(A) Expression of cell-typical (INS for β-cells, GCG for α-cells) and non-typical hormone in cells, ranked by transcriptional noise. Dots represent individual cells, line is running mean, with k = n/5 (k = 69 for β cells and 199 for α cells). (B) Organismal age and expression of stress-related genes are strongly associated with transcriptional noise. All genes were tested for association with transcriptional noise (linear rank regression), shown are the top genes by coefficient, with FDR <1E-3. Heatmap shows loess fit. Rows marked with a black box indicate genes that are associated with response to stress (Yu et al., 2015; Daugaard et al., 2007; Paneni et al., 2013; Toone et al., 2001). See also Figure S2 and Table S4.
Figure 3
Figure 3. Somatic Mutation Profiles Derived from Single Primary Human Cells
(A) Substitution rates for each type of substitution in the three datasets. Somatic substitution rates were more than five times as high in pancreas as in brain (2.74 × 10−6 versus 0.52 × 10−6), whereas germline substitution rates were similar between the two. As expected, the rate of clonal substitutions in the tumor cell-line (GP5d) is several fold higher than germline rates in primary tissue. (B) Somatic substitutions are strongly enriched on untranslated regions compared to germline substitutions. Bars are mean ± SEM, n = 73. (C) Comparison of relative mutation rates of single-nucleotide substitutions in the context of the nucleotide immediately 5′ of the altered base. Different substitution types are separated by boxes with the substitution type indicated (e.g., C > A: C to A transversion). The relative substitution rate for C > T substitutions within a CpG context, and T > C substitutions is higher in brain than in the other tissues tested (p = 6.38E-61 and p = 1.89E-17, respectively; Wilcoxon test, n = 2,544 for pancreas, n = 73 for gp5d, and n = 332 for brain). (D) Detecting mRNA editing in brain samples. Shown is the number of splice site substitutions in the GRIA2 gene. T > C substitutions mapping to the transcribed (−) strand, corresponding to adenine substituted for guanine in the transcribed RNA, are highly enriched whereas other substitution types remain at baseline levels. Inlay shows mean number of GRIA2 substitutions per cell for the three datasets, brain is highly enriched in such substitutions (p = 5.40E-19. Bars are mean ± SEM, n = 2,544 for pancreas, n = 3323 for brain, and n = 73 for GP5d). See also Figure S3.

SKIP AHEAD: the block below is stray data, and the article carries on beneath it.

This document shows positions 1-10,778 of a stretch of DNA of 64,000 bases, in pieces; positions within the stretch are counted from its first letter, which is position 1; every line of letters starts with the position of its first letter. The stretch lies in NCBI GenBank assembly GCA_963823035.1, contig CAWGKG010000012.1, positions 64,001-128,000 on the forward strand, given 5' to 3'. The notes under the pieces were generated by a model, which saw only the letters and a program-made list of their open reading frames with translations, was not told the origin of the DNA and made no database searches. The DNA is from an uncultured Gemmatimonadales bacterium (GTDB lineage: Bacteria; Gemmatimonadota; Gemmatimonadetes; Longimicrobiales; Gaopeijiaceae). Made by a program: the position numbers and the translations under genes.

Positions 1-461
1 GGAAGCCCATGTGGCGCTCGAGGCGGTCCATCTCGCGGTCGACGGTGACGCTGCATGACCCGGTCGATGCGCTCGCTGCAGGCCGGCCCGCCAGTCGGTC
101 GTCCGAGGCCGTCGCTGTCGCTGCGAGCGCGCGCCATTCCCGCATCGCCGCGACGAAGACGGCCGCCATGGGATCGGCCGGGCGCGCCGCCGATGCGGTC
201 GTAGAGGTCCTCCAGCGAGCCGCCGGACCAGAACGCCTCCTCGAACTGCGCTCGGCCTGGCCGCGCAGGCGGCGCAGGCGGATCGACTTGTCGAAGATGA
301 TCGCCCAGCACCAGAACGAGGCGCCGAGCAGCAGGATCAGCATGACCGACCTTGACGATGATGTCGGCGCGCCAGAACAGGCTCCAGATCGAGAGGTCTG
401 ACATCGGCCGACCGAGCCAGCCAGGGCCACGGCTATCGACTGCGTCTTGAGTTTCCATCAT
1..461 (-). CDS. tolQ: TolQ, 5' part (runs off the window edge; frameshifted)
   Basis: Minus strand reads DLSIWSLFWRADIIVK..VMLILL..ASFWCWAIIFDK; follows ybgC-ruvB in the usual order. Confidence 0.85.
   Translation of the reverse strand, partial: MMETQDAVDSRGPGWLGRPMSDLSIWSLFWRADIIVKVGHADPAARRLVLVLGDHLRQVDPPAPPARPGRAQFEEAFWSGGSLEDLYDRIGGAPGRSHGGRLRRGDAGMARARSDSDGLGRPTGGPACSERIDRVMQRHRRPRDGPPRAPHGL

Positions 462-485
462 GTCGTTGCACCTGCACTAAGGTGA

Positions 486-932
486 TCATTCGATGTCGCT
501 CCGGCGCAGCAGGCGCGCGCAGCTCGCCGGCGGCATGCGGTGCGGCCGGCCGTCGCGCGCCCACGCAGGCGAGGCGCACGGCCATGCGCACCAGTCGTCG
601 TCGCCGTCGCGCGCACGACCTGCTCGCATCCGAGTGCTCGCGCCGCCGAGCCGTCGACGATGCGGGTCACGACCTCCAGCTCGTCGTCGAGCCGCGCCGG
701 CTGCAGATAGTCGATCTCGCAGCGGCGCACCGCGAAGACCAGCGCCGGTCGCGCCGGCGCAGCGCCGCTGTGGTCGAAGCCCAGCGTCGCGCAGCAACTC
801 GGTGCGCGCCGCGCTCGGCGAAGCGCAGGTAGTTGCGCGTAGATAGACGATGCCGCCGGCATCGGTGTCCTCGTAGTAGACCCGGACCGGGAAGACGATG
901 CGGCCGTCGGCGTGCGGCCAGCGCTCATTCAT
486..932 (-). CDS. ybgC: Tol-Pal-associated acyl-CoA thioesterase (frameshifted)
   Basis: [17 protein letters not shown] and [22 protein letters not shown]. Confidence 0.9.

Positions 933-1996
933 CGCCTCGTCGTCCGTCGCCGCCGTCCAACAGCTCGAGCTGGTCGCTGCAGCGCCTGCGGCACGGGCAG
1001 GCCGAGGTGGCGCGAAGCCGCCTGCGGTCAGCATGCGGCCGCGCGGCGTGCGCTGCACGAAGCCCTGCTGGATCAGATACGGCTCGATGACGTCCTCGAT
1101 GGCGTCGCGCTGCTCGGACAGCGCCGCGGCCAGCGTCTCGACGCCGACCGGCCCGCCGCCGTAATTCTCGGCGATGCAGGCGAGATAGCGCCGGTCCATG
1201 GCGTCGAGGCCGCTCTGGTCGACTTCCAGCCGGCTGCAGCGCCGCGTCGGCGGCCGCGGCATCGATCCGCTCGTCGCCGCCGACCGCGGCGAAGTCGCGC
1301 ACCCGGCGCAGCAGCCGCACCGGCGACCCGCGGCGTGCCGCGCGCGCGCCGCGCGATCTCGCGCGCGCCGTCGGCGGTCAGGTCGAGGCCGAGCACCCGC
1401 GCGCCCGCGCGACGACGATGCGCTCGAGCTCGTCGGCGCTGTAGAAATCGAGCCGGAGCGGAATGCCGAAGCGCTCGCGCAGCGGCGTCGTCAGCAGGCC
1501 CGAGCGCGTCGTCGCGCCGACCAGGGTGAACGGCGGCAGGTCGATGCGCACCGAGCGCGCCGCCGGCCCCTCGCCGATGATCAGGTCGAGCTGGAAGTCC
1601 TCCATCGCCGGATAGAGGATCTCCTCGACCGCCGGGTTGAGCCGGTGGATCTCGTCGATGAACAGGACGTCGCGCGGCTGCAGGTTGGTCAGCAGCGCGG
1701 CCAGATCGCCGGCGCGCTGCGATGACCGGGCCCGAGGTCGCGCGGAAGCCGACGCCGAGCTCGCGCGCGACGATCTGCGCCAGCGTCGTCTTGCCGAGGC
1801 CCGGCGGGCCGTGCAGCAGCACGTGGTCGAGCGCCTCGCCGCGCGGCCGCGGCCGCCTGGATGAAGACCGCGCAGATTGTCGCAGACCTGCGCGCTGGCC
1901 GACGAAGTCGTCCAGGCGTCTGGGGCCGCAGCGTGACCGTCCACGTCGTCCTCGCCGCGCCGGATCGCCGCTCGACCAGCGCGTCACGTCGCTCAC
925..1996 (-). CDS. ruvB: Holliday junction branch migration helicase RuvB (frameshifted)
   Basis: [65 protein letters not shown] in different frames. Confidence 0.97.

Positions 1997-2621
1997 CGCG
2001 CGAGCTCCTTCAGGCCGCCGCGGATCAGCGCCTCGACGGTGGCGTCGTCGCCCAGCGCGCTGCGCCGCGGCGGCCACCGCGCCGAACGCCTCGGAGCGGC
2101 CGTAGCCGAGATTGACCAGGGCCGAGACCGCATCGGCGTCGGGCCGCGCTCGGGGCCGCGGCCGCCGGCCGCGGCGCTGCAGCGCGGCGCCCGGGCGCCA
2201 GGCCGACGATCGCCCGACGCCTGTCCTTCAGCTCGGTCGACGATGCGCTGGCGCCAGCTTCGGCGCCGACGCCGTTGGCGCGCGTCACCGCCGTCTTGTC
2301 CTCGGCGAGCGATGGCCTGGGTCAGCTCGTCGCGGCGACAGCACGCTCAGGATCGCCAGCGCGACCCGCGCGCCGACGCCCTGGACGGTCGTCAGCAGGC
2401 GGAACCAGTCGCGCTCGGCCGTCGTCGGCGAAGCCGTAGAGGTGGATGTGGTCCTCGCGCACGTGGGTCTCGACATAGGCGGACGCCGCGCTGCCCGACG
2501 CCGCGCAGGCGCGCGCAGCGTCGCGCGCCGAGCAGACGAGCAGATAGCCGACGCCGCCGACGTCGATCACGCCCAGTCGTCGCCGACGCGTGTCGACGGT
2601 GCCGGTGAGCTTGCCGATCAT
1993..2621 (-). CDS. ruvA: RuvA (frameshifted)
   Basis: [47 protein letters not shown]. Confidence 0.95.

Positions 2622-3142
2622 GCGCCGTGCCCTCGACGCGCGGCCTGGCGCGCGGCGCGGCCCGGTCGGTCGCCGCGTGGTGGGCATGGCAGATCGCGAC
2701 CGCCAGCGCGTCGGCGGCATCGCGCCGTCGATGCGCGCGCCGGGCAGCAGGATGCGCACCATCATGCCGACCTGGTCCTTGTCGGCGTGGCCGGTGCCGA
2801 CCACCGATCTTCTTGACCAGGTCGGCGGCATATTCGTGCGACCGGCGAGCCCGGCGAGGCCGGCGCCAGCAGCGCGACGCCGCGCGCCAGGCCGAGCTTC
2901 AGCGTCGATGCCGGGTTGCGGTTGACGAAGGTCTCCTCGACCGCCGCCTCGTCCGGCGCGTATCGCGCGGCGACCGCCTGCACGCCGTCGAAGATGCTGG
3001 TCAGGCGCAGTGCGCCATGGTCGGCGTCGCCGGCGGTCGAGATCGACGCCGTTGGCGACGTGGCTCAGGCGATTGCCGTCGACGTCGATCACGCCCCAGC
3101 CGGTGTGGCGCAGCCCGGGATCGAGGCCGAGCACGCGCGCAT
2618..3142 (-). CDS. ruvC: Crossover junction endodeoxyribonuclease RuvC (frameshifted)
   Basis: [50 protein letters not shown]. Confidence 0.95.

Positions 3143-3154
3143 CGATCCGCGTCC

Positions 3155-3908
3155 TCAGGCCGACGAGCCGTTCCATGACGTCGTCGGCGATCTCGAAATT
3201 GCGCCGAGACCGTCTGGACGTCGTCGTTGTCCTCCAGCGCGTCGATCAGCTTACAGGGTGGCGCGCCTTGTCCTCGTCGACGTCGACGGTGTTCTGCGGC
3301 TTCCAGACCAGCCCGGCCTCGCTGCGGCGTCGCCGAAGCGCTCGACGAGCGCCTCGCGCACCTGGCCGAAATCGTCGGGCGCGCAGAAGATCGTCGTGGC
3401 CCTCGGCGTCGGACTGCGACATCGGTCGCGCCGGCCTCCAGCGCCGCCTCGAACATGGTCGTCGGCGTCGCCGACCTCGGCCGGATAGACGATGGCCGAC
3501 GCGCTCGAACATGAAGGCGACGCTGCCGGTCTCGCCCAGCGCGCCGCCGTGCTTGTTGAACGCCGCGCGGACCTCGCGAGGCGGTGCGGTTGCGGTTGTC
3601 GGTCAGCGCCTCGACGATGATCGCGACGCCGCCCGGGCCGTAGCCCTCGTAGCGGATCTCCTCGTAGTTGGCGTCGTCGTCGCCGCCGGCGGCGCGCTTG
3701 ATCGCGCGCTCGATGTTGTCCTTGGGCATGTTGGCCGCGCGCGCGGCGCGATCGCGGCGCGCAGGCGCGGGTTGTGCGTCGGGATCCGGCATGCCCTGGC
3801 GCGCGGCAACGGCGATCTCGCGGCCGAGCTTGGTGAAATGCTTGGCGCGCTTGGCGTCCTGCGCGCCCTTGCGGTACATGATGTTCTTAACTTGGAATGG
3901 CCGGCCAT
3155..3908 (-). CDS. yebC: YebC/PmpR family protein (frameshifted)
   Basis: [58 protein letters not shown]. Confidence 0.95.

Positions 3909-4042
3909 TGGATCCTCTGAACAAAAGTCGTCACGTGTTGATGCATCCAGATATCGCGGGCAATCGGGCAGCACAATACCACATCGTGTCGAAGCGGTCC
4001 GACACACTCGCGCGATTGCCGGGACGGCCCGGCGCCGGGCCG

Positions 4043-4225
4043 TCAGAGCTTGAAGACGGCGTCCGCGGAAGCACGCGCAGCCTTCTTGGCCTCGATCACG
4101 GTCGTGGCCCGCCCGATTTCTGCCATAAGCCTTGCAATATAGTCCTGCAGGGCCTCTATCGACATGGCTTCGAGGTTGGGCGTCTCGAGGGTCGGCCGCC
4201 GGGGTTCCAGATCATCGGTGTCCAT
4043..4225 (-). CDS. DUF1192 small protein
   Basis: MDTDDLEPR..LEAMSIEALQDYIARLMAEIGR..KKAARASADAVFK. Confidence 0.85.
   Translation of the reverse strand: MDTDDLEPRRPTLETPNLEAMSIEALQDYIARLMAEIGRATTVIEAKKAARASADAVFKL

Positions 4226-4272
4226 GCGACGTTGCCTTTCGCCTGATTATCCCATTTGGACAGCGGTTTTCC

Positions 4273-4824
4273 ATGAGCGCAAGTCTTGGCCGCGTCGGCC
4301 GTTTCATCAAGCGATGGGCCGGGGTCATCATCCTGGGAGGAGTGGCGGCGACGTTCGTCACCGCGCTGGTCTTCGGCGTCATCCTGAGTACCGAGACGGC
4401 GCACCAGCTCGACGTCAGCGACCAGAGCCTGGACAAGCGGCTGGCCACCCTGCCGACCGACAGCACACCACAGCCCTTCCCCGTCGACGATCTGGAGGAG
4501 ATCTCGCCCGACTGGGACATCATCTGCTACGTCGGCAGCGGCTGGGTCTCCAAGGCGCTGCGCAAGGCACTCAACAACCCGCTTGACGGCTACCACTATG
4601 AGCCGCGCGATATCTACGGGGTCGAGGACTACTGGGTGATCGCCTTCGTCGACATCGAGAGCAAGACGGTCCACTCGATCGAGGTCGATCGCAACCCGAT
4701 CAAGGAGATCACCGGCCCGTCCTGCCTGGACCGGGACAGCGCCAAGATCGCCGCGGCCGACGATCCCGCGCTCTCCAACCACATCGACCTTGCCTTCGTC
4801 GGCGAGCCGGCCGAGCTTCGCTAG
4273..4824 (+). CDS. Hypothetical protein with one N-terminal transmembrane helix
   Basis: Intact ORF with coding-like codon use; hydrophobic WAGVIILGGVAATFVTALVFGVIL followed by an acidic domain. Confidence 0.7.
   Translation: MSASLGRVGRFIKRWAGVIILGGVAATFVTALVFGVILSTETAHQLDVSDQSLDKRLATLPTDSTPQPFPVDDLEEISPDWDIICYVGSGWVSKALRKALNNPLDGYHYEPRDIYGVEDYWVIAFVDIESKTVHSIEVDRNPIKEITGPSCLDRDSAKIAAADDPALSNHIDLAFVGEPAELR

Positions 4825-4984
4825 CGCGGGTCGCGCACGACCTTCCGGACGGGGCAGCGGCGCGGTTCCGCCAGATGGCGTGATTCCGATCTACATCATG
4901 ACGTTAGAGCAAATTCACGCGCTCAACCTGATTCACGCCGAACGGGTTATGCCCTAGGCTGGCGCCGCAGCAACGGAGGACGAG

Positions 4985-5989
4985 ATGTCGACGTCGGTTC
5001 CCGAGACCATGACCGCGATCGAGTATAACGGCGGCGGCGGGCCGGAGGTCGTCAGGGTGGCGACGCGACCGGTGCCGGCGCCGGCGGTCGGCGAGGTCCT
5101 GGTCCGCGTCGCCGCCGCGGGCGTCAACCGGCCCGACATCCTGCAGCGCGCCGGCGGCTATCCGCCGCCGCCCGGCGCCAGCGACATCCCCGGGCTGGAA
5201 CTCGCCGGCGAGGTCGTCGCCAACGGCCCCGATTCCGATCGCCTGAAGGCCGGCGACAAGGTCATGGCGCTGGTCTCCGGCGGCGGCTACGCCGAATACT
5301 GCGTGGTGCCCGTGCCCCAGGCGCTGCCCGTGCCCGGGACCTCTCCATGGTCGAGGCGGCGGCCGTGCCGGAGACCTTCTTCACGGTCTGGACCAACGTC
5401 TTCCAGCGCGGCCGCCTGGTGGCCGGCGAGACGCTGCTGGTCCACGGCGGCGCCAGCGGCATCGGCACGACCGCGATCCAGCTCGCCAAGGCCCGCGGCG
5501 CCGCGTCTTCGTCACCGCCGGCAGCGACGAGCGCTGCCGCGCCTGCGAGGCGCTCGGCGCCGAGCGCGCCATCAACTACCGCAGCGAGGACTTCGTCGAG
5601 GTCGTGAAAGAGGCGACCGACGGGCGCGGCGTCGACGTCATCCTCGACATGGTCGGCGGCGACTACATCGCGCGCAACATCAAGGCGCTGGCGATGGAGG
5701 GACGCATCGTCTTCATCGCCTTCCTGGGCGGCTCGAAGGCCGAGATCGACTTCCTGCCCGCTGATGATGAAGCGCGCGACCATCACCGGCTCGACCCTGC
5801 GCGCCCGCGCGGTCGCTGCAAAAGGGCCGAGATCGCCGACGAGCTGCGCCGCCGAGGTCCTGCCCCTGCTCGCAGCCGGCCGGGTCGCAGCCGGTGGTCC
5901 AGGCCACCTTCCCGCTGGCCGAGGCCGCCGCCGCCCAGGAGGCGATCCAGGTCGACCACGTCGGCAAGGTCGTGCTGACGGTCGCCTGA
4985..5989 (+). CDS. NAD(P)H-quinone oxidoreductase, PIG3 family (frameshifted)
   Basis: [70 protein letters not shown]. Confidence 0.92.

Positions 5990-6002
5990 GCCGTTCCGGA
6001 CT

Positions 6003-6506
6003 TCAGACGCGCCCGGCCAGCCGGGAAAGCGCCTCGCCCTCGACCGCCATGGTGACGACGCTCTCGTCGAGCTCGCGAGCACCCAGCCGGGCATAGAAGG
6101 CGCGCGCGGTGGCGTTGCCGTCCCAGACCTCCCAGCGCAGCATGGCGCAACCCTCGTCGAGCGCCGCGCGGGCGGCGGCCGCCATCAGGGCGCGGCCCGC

Figure 4
Figure 4. Mutational Signatures Derived from scRNA-Seq Data